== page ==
Egypt’s Headless Revolution

Omar Ashour
Omar Ashour زميل سابق في بروكنجز

November 21, 2011

Content from the Brookings Doha Center is now archived. In September 2021, after 14 years of impactful partnership, Brookings and the Brookings Doha Center announced that they were ending their affiliation. The Brookings Doha Center is now the Middle East Council on Global Affairs, a separate public policy institution based in Qatar.

“The man who taught me to sacrifice my heart for Egypt is dead,” said Vivian Magdi, mourning her fiancé. Michael Mosad was killed in the Maspiro area on October 9, when an armored vehicle hit him during a protest called to condemn an attack on an Egyptian Church in the southern Aswan region. The protest left 24 dead and more than 200 injured – a higher toll than that taken by the so-called “Battle of the Camels,” when former President Hosni Mubarak’s security forces and armed thugs attacked pro-democracy protestors in Tahrir Square at the height of the revolution.

Now, Tahrir Square is once again the scene of clashes. “This is January 25 all over again!” screamed a friend, as he barricaded himself in the square. Others were helping him to set up tents. More than 20,000 Egyptians filled Tahrir Square on November 19, with at least 3,000 staying overnight. Intermittent clashes with Central Security Forces erupted throughout the day, just as they had on January 25. “They are back and we are not leaving….down with Military Rule….down with the Marshal (Tantawi),” another protestor told me.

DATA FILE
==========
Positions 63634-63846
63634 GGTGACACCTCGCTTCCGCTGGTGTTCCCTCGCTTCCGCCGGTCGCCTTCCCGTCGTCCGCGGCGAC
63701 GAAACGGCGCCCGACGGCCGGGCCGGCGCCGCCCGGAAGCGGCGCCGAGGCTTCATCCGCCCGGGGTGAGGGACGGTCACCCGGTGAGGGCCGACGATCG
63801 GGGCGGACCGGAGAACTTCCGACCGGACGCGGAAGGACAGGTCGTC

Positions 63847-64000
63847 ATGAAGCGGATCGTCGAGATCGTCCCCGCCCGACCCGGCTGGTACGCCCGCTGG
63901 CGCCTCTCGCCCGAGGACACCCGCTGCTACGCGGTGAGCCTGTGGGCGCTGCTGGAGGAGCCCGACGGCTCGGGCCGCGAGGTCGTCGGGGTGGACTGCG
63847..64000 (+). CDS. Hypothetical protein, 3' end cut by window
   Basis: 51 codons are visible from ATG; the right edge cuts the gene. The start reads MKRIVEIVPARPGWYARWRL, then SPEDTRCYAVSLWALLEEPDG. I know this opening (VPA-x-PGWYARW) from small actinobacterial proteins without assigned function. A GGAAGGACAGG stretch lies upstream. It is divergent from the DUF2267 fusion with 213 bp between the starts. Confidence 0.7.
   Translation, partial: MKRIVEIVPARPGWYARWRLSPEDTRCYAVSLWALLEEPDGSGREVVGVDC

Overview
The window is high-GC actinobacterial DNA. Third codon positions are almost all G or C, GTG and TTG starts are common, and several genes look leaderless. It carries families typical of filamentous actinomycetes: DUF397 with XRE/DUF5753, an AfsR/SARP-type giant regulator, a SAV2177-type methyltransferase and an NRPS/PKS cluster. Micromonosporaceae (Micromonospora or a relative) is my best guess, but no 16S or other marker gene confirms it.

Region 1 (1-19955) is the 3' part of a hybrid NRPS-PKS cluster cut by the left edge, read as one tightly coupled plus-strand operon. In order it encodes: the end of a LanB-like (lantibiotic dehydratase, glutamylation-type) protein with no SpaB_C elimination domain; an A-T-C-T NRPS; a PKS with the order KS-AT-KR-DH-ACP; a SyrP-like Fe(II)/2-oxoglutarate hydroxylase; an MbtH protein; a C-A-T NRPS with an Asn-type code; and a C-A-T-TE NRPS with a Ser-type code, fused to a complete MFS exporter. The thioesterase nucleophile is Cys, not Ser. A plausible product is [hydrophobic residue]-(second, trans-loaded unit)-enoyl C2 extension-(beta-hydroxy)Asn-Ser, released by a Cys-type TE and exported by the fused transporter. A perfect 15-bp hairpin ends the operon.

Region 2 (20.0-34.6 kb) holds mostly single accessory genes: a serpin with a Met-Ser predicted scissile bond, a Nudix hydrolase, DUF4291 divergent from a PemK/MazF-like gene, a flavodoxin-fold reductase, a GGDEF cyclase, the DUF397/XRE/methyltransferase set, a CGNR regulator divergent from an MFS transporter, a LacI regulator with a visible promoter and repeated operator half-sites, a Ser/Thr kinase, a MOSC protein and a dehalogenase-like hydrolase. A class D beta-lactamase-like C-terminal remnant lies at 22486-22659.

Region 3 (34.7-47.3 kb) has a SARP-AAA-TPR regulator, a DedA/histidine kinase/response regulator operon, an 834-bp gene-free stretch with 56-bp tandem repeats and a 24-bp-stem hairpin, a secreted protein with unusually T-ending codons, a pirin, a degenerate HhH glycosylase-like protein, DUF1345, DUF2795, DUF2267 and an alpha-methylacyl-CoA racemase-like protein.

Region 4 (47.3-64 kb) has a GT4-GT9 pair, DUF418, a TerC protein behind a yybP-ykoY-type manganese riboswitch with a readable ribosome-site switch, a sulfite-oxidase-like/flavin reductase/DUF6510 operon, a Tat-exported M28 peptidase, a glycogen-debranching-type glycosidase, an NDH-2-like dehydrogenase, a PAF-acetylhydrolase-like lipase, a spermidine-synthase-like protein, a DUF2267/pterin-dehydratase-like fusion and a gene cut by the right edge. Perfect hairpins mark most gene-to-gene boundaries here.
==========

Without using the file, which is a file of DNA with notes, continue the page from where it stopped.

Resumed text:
The latest wave of protests reflects increasing frustrations with the management of the country’s political transition by the ruling Supreme Council of the Armed Forces (SCAF). But the Tahrir clashes highlight another problem. Unlike Egypt’s revolts of 1882, 1919, and 1952, the revolution of 2011 is leaderless. That was a source of strength during the overthrow of Mubarak’s dictatorship; now it is a source of weakness.

The unity of opposition is usually a critical factor in successful democratic transitions, as in Poland, Chile, and South Africa, for example. In Egypt, the political unity was maintained – just barely – during the struggle against Mubarak, but began to splinter once the SCAF took over. Ideological polarization, leadership struggles, inflated egos, and inexperience in coalition management and negotiations caused serious rifts within the ranks of opposition politicians. One leading activist summarizes the pattern: “If a leader emerges, other opposition figures are very willing to take him down, rather than join him up.”

The lack of leadership characterizes even the Islamists, arguably Egypt’s best-organized political force (amid a field of more than 70 parties and coalitions). Lately, an attempt by the Muslim Brotherhood’s Freedom and Justice Party (FJP) to dominate the Democratic Coalition for Egypt (DCE) backfired. The DCE, formed to contest the coming parliamentary election, shrank from 34 parties to the FJP and a handful of tiny groups. Most of the other Islamist parties left.